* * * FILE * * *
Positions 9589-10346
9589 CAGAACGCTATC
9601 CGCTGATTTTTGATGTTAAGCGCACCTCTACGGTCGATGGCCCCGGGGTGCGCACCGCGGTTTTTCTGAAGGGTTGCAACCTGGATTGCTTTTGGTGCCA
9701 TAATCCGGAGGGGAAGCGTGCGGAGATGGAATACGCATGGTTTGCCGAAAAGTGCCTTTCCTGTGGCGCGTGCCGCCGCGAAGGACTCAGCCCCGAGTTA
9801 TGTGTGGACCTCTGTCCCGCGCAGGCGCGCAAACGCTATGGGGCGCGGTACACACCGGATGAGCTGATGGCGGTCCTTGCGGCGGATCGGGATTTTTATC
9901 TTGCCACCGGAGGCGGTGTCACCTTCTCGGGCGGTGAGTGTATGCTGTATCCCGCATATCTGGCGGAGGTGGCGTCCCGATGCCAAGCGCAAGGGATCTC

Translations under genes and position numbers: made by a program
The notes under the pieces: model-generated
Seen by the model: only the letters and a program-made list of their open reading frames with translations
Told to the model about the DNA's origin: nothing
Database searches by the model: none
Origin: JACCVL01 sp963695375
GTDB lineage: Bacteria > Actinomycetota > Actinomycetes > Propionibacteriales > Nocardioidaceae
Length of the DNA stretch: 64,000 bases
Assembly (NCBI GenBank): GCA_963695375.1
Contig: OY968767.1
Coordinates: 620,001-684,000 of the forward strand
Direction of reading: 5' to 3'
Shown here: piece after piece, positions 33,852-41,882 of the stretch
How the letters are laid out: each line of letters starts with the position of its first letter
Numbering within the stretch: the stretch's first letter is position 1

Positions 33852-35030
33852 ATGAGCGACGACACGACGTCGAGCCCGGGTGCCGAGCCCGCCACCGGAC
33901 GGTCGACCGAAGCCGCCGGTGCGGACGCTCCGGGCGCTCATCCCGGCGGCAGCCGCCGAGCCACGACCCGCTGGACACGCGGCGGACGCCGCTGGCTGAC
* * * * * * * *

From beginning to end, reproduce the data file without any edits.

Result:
Positions 9589-10346
9589 CAGAACGCTATC
9601 CGCTGATTTTTGATGTTAAGCGCACCTCTACGGTCGATGGCCCCGGGGTGCGCACCGCGGTTTTTCTGAAGGGTTGCAACCTGGATTGCTTTTGGTGCCA
9701 TAATCCGGAGGGGAAGCGTGCGGAGATGGAATACGCATGGTTTGCCGAAAAGTGCCTTTCCTGTGGCGCGTGCCGCCGCGAAGGACTCAGCCCCGAGTTA
9801 TGTGTGGACCTCTGTCCCGCGCAGGCGCGCAAACGCTATGGGGCGCGGTACACACCGGATGAGCTGATGGCGGTCCTTGCGGCGGATCGGGATTTTTATC
9901 TTGCCACCGGAGGCGGTGTCACCTTCTCGGGCGGTGAGTGTATGCTGTATCCCGCATATCTGGCGGAGGTGGCGTCCCGATGCCAAGCGCAAGGGATCTC

Translations under genes and position numbers: made by a program
The notes under the pieces: model-generated
Seen by the model: only the letters and a program-made list of their open reading frames with translations
Told to the model about the DNA's origin: nothing
Database searches by the model: none
Origin: JACCVL01 sp963695375
GTDB lineage: Bacteria > Actinomycetota > Actinomycetes > Propionibacteriales > Nocardioidaceae
Length of the DNA stretch: 64,000 bases
Assembly (NCBI GenBank): GCA_963695375.1
Contig: OY968767.1
Coordinates: 620,001-684,000 of the forward strand
Direction of reading: 5' to 3'
Shown here: piece after piece, positions 33,852-41,882 of the stretch
How the letters are laid out: each line of letters starts with the position of its first letter
Numbering within the stretch: the stretch's first letter is position 1

Positions 33852-35030
33852 ATGAGCGACGACACGACGTCGAGCCCGGGTGCCGAGCCCGCCACCGGAC
33901 GGTCGACCGAAGCCGCCGGTGCGGACGCTCCGGGCGCTCATCCCGGCGGCAGCCGCCGAGCCACGACCCGCTGGACACGCGGCGGACGCCGCTGGCTGAC